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Recasting & Uptake in TEFL Teaching

How To Teach English


The wrong way to help someone…

Recasting is a form of error correction‏‎ from a teacher to a student; uptake is how the student reacts to this.

Basically, recasting is when the teacher repeats what the student says but in correct English. Uptake is when the student hears the correction and repeats the phrase.

This is an example of recasting in action:

Student: Yesterday I go at the park.
Teacher: Ah, you went to the park yesterday.
Student: Yes, I go at the park yesterday.

What happens here is that after the student made a mistake the teacher essentially repeated the student’s utterance but in correct English.

Recasting is very common in classrooms (and one of the most popular ways a teacher will correct an error) with some studies suggesting that over 50% of error correction in class was in the form of recasts.

There are several things to note here. Firstly in the example above the student makes 2 mistakes (the verb‏‎ form and the preposition) and the teacher corrects both.

Secondly, in this case, after being corrected the student does not self-correct. In other words, there is no uptake which is the term used to talk about whether a student recognises they have made an error and realises that the teacher has corrected it.

Lack of uptake is very common and in many cases the student will assume that the teacher is just responding naturally to their comment and not correcting them at all. This is especially true when the lesson is content based and not a more formal language or grammar focussed lesson where the students are aware that they are being corrected.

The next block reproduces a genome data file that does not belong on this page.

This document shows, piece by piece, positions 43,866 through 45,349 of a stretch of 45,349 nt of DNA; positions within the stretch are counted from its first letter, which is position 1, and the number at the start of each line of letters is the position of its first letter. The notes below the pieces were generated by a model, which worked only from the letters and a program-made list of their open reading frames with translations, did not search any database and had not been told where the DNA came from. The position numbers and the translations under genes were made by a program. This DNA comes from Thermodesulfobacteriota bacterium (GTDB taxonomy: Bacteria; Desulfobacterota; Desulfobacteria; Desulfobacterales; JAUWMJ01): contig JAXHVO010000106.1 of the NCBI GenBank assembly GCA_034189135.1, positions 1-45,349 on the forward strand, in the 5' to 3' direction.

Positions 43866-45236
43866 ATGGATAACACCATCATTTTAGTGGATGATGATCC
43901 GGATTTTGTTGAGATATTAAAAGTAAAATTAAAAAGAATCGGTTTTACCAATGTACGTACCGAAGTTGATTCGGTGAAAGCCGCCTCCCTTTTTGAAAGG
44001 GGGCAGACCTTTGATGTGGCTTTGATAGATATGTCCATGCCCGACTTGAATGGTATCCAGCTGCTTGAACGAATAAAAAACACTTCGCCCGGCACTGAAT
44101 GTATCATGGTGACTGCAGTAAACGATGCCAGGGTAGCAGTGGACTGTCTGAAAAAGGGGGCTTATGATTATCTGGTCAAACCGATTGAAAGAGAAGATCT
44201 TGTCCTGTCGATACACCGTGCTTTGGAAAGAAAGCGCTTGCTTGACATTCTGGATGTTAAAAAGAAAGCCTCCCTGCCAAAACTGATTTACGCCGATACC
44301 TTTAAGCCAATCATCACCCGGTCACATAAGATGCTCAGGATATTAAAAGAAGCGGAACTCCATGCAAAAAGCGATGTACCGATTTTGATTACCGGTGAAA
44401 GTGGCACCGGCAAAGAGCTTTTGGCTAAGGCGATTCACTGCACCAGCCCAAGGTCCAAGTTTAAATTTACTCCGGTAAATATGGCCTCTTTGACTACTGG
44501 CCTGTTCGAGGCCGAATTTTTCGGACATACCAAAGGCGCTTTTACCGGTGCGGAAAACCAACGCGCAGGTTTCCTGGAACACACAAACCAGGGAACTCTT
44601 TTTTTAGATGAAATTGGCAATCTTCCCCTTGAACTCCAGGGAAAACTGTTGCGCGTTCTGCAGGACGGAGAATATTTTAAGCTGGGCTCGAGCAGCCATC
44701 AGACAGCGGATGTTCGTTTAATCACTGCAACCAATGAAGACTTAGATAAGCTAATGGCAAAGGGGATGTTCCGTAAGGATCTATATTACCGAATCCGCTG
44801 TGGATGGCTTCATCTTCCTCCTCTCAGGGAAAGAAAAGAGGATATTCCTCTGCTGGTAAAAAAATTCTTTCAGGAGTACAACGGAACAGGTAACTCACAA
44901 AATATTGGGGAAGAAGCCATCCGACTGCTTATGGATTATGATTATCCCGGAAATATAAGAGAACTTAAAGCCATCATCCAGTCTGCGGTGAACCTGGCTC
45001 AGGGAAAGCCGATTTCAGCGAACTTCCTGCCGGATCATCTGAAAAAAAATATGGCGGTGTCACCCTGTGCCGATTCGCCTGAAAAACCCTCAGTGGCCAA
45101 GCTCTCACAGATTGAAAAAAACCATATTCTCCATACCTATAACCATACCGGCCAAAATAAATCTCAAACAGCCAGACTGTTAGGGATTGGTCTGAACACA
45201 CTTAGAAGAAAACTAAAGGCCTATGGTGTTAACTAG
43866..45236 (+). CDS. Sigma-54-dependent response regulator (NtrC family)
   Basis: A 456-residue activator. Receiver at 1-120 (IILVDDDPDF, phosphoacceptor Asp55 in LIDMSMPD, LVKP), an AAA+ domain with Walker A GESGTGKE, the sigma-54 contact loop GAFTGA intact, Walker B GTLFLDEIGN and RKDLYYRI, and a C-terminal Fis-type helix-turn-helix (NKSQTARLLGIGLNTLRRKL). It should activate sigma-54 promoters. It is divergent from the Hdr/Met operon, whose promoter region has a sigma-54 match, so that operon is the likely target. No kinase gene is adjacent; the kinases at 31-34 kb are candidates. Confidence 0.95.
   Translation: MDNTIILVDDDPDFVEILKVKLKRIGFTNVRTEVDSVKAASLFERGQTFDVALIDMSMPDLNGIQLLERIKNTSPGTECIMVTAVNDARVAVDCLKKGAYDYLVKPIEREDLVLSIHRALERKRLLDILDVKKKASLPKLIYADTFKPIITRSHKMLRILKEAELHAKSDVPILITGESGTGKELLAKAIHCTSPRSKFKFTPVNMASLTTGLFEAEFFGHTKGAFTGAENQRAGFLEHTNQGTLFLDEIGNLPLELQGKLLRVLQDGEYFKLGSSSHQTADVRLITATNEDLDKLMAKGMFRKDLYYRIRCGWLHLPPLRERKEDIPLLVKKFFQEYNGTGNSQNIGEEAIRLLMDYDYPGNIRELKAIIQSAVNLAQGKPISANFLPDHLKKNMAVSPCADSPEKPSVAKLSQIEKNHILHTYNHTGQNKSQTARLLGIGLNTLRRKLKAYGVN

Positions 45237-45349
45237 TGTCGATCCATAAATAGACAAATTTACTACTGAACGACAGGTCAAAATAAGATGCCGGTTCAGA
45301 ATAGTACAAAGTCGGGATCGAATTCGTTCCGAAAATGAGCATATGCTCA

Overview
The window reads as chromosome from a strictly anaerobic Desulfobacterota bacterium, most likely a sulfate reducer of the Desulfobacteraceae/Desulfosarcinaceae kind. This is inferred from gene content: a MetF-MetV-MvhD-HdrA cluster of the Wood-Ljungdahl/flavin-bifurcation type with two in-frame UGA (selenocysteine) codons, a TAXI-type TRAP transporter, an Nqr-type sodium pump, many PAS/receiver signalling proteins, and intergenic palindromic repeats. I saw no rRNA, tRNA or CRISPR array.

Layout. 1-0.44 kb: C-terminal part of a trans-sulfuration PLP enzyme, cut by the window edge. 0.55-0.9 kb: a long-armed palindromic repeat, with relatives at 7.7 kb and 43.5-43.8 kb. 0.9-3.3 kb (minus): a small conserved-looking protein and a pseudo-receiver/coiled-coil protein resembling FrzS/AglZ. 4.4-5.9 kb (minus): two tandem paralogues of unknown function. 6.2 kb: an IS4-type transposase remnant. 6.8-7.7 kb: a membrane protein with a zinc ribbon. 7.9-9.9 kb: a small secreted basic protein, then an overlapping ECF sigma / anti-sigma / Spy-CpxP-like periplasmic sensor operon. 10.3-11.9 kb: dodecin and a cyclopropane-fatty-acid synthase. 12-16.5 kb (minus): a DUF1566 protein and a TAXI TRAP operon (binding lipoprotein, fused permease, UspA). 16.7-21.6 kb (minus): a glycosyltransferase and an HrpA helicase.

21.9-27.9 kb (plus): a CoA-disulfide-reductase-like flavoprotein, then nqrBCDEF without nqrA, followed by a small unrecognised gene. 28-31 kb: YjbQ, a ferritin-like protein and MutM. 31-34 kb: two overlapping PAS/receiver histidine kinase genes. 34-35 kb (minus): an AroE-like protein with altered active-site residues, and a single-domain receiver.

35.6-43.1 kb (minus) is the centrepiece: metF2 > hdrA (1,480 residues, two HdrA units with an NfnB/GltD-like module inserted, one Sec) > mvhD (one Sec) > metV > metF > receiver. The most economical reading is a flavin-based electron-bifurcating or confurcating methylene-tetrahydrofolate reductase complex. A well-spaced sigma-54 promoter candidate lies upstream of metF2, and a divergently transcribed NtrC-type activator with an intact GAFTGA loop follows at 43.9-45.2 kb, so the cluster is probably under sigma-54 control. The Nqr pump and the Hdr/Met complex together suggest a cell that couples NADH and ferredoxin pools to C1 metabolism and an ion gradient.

Again, studies have suggested that about 50% of recasts are essentially ignored by the student (i.e. there is no uptake) although it has been found that students who are listening to the conversation between the teacher and the student will pick up on the recast and the error more than the actual student themself.

So there are both positive and negative arguments to be found in recasting:


  • It is a relaxed way to correct and doesn’t highlight the error and possibly embarrass the student.
  • It doesn’t generally interrupt the conversation.
  • Listeners to the conversation can pick up the recast.
  • It works far better with adults who are more aware of and responsive to it.


  • Most recasts are ignored; the student participating in the interaction does not always pick up on the recast.
  • Does not work with younger learners.
  • If the student makes more than one error in an utterance, the teacher will correct all the errors which could lead to overload.
  • Students can get frustrated when they are trying to talk and feel they’re constantly being interrupted by recasts.


Should you use recasting? Opinion varies. Some studies suggest that it works and should be used extensively, others say that it is not useful. Given the situation above perhaps the ideal class for casts would be a formal grammar lesson with adults; the least ideal class would be an informal chat lesson with young learners.

One approach would be to correct in a slightly more formal manner. This can often have very beneficial effects:

Student: Yesterday I go at the park.
Teacher: Remember, the past tense of go is went.
Student: Ah, ok. I went at the park yesterday.
Teacher: Good.

Notice there that the teacher did not correct both mistakes but just the most important – another important tip to remember.


Most of the statistics here come from Lyster and Ranta (1997). There is also a more formal discussion of recasts by Victoria Russell of the University of South Florida called Corrective Feedback.

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